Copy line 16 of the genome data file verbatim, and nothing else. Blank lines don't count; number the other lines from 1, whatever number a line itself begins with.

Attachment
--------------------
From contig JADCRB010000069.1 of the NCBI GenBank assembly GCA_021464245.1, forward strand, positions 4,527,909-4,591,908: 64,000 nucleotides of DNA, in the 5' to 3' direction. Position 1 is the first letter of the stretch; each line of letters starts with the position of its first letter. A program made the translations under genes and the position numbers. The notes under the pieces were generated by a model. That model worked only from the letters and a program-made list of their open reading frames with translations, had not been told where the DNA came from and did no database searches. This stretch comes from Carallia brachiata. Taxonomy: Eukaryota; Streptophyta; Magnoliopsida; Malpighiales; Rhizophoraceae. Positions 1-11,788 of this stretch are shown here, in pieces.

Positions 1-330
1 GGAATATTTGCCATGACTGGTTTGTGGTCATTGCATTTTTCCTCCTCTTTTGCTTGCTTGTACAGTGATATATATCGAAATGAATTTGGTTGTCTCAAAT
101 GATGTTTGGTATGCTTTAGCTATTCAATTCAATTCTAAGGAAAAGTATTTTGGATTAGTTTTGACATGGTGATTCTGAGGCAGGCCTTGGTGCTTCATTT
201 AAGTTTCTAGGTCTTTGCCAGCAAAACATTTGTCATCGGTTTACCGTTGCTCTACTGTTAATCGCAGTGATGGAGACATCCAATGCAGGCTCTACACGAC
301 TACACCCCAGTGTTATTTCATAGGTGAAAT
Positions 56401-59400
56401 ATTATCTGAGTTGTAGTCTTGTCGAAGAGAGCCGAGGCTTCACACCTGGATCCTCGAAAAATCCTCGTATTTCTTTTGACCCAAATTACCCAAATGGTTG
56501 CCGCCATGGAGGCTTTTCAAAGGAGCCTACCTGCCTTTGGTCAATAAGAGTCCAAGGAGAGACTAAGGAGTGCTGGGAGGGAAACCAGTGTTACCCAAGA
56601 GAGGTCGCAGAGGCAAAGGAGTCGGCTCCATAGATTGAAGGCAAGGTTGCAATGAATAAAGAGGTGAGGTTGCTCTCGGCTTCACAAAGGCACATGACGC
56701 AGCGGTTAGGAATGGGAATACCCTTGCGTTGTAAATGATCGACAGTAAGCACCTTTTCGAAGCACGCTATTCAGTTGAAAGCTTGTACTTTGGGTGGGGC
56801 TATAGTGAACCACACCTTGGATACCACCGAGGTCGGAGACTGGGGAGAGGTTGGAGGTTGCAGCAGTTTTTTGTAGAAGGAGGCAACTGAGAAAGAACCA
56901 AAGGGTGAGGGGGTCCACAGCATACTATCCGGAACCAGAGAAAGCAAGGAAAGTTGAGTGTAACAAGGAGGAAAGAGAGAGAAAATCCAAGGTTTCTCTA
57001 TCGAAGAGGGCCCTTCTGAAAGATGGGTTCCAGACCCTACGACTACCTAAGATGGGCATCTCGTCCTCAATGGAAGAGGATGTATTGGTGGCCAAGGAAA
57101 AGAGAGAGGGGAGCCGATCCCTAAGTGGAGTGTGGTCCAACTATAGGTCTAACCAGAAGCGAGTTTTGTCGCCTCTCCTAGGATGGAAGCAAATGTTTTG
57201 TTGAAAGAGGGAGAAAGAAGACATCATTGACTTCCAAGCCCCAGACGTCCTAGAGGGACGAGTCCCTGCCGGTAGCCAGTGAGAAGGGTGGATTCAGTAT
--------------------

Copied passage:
57201 TTGAAAGAGGGAGAAAGAAGACATCATTGACTTCCAAGCCCCAGACGTCCTAGAGGGACGAGTCCCTGCCGGTAGCCAGTGAGAAGGGTGGATTCAGTAT